Dispute-Escalation in the WTO: Are Conflicts Over Environment, Health and Safety Regulation Riskier?
CIS Working Paper No. 21
27 Pages Posted: 29 Aug 2006
Date Written: 2006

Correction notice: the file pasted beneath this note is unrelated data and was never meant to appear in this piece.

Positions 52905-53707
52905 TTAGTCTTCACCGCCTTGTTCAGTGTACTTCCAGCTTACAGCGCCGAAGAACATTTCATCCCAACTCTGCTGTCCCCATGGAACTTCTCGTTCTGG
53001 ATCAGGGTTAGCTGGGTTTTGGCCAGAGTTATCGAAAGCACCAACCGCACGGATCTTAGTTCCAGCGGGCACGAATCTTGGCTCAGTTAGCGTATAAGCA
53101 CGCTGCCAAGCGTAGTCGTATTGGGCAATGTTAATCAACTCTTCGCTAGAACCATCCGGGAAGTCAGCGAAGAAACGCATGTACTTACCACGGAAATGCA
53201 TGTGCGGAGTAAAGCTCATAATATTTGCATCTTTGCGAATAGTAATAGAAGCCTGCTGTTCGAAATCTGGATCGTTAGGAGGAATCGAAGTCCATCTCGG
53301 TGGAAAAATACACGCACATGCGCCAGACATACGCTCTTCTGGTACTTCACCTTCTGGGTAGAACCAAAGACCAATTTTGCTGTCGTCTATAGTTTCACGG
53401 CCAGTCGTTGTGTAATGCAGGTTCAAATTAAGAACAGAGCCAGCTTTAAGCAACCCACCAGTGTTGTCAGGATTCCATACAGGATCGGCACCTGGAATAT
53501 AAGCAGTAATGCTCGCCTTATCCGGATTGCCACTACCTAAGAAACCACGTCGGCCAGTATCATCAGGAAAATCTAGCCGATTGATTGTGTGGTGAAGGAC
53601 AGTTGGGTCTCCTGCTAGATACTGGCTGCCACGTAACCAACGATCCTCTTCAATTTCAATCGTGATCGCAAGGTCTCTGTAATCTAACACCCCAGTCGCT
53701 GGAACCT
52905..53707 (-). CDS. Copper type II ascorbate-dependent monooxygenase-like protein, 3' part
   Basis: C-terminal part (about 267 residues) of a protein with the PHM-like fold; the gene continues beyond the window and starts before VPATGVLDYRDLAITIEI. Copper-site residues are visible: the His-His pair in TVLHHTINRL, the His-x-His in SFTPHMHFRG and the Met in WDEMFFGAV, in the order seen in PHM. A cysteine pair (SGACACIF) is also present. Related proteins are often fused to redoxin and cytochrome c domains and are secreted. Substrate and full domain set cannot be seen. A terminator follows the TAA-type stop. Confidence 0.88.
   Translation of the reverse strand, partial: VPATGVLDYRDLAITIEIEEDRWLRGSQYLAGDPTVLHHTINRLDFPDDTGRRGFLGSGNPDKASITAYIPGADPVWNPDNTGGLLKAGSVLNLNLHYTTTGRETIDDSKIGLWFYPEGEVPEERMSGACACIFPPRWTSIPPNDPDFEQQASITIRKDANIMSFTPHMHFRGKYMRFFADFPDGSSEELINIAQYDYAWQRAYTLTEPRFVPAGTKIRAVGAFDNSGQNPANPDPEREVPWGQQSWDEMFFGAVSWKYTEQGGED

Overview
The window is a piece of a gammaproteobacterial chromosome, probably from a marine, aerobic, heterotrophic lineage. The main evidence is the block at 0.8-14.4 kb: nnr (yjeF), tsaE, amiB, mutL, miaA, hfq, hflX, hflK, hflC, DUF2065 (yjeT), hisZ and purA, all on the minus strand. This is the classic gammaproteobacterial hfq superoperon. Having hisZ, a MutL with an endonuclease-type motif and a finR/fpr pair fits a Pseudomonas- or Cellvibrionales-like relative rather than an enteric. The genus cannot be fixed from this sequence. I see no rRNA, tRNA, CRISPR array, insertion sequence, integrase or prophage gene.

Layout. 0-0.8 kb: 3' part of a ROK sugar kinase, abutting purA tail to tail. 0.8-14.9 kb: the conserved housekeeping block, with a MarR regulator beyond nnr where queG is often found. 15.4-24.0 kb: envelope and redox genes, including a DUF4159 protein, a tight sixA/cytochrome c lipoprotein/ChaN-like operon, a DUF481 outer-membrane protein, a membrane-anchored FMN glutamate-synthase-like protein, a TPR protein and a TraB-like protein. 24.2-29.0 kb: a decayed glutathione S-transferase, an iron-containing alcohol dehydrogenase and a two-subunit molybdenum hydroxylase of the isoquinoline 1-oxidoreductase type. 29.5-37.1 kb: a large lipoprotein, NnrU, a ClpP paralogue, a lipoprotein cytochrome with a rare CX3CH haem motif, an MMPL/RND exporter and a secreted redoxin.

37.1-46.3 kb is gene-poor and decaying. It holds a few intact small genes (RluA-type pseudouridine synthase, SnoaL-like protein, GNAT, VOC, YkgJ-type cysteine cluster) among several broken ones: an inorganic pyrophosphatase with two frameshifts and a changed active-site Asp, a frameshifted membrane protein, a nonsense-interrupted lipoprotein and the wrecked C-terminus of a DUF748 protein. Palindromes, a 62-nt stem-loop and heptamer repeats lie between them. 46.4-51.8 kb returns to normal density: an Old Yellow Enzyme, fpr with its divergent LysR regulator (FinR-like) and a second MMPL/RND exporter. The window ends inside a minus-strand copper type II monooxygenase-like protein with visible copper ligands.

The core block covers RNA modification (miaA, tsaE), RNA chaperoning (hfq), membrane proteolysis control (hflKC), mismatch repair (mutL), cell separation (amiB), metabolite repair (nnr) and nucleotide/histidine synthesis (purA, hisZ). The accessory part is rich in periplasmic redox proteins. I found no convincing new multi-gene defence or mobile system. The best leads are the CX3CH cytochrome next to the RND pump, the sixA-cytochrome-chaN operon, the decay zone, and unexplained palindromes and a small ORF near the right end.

The quantitative literature on WTO dispute settlement explains dispute outcomes primarily through country characteristics and neglects policy-variables. The environmental policy literature tends to assume that disputes over inter-jurisdictional differences in environment, health and safety (EHS) regulation are particularly prone to escalation - without testing this assumption for the population of WTO disputes. We focus on these gaps by testing the claim that disputes over EHS regulation are more likely to escalate than disputes over other issues. The theoretical underpinning of this hypothesis is that, relative to non-EHS disputes, gradual concessions by the defendant to the plaintiff and compensation to domestic interest groups in the defendant country in exchange for international trade concessions are harder to achieve in EHS cases. We develop and test this hypothesis with data on 506 dyadic WTO trade disputes in 1995-2003, using selection models. The results show that, ceteris paribus, EHS disputes are less prone to escalation from the consultation to the Panel/Appellate Body level, but more prone to escalation into compliance disputes once they have reached the Panel/Appellate Body level. This finding suggests that escalation dynamics at different stages of the WTO dispute-settlement process differ across EHS- and non-EHS disputes and should be studied in greater detail in further research.
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